Children between 6 months and 8 years of age may need two doses of flu vaccine to be fully protected from flu. Your child’s doctor or other health care professional can tell you whether your child needs two doses. Children younger than 6 months are at higher risk of serious flu complications, but are too young to get a flu vaccine. Because of this, safeguarding them from flu is especially important. If you live with or care for an infant younger than 6 months of age, you should get a flu vaccine to help protect them from flu.

When should I get vaccinated?

CDC recommends that people get vaccinated against flu soon after vaccine becomes available, preferably by October. It takes about two weeks after vaccination for antibodies to develop in the body and provide protection against the flu.

Those children 6 months through 8 years of age who need two doses of vaccine should receive the first dose as soon as possible to allow time to get the second dose before the start of flu season. The two doses should be given at least 4 weeks apart.

What kind of vaccines will be available in the United States for 2014-2015?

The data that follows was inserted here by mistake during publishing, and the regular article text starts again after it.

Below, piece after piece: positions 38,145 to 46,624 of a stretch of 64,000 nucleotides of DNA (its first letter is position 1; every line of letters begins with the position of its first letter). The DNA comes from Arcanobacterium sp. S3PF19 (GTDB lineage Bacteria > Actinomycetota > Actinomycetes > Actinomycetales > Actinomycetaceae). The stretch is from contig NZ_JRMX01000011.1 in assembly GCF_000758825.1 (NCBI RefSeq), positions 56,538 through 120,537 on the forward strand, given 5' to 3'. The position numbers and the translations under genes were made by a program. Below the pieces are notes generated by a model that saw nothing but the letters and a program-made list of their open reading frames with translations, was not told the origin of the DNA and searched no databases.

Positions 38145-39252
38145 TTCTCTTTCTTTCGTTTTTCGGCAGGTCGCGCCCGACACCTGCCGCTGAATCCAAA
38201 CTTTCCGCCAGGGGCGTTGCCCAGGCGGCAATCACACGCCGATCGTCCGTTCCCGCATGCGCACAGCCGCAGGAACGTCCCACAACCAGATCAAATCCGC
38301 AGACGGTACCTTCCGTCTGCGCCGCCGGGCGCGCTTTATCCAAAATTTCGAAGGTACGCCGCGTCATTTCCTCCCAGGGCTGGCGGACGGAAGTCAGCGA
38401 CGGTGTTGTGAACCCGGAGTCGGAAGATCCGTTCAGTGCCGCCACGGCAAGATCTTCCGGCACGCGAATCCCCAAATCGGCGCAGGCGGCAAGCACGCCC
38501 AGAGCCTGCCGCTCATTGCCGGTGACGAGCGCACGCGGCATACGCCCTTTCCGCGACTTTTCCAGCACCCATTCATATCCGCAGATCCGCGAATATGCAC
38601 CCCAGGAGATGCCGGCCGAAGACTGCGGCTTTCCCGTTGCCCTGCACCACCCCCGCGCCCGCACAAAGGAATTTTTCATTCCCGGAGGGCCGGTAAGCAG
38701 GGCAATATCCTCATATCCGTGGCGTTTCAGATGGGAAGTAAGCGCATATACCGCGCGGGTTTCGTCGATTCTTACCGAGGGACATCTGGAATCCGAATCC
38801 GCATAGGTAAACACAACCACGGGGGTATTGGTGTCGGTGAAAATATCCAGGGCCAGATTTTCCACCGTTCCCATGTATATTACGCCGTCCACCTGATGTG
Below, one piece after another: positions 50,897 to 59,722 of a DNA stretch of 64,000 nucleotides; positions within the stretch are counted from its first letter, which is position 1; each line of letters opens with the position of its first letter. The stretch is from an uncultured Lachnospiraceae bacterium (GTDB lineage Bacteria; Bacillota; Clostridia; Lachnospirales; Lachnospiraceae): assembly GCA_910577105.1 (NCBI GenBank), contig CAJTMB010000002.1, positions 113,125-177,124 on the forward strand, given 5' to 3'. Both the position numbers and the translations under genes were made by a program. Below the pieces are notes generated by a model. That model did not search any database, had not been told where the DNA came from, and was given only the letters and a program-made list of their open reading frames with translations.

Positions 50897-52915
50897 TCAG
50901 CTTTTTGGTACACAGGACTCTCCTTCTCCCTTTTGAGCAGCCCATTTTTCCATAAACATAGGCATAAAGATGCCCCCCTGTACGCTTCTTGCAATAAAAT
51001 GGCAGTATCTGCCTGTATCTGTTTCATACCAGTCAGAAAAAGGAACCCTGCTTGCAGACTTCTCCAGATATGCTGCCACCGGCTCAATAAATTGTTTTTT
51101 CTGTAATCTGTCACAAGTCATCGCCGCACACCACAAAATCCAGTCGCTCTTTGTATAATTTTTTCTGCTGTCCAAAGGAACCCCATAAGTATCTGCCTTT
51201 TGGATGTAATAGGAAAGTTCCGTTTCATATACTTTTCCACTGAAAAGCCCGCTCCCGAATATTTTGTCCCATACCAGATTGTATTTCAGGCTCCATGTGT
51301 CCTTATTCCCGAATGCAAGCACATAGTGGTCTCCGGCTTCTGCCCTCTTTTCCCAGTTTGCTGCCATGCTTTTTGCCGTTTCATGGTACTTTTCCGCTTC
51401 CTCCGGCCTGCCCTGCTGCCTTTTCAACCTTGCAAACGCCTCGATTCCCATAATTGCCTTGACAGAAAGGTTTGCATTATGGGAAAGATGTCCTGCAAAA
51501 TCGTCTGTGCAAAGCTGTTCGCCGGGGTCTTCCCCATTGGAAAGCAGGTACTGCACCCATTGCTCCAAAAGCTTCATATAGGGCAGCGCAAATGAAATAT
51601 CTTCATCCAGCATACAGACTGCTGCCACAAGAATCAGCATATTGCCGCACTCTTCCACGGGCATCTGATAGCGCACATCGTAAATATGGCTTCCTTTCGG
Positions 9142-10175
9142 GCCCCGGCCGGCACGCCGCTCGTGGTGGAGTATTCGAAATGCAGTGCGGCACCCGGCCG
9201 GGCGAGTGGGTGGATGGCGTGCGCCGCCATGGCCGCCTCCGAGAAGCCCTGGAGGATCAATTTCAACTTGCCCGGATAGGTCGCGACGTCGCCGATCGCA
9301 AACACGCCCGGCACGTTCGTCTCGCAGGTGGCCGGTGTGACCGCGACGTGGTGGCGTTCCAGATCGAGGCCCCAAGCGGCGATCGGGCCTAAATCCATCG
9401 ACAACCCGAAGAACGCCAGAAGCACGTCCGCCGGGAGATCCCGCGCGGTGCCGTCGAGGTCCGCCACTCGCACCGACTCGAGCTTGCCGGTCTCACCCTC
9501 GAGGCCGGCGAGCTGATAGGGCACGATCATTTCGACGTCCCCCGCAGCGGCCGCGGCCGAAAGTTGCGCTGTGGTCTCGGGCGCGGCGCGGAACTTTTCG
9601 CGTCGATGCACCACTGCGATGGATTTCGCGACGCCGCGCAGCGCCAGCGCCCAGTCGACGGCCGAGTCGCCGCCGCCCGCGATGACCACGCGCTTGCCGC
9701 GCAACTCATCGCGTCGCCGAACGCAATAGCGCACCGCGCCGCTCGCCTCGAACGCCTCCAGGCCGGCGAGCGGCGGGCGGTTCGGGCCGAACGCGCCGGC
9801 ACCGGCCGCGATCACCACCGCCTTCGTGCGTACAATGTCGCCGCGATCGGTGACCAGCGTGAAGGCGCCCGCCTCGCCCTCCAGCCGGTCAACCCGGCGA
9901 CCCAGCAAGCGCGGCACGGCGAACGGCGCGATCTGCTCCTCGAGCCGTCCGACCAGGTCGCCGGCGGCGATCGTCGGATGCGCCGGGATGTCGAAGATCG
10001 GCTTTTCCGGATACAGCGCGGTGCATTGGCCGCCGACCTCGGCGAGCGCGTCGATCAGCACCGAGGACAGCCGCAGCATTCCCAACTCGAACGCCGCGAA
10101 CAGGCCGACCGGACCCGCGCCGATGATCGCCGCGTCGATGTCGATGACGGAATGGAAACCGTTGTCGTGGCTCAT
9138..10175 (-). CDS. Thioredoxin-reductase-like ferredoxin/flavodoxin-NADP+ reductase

A number of different manufacturers produce trivalent (three component) influenza vaccines for the U.S. market, including intramuscular (IM), intradermal, and nasal spray vaccines. Some seasonal flu vaccines will be formulated to protect against four flu viruses (quadrivalent flu vaccines).

Are there new recommendations for the 2014-2015 influenza season?

Starting in 2014-2015, CDC recommends use of the nasal spray vaccine (LAIV) for healthy* children 2 through 8 years of age, when it is immediately available and if the child has no contraindications or precautions to that vaccine. Recent studies suggest that the nasal spray flu vaccine may work better than the flu shot in younger children. However, if the nasal spray vaccine is not immediately available and the flu shot is, children 2 years through 8 years old should get the flu shot. Don’t delay vaccination to find the nasal spray flu vaccine.

How much flu vaccine will be available this season?

Flu vaccine is produced by private manufacturers, so supply depends on manufacturers. For this season, manufacturers have projected they will provide between 151-159 million doses of vaccine for the U.S. market.

When will flu vaccine become available?

Flu vaccine is produced by private manufacturers, so the timing of vaccine availability depends on when production is completed. If everything goes as indicated by manufacturers, shipments may begin as early as July or August and continue throughout September and October until all of the vaccine is distributed.

Where can I get a flu vaccine?

Flu vaccines are offered by many doctor’s offices, clinics, health departments, pharmacies and college health centers, as well as by many employers, and even by some schools.

Even if you don’t have a regular doctor or nurse, you can get a flu vaccine somewhere else, like a health department, pharmacy, urgent care clinic, and often your school, college health center, or work.

For more info visit www.cdc.gov/flu/.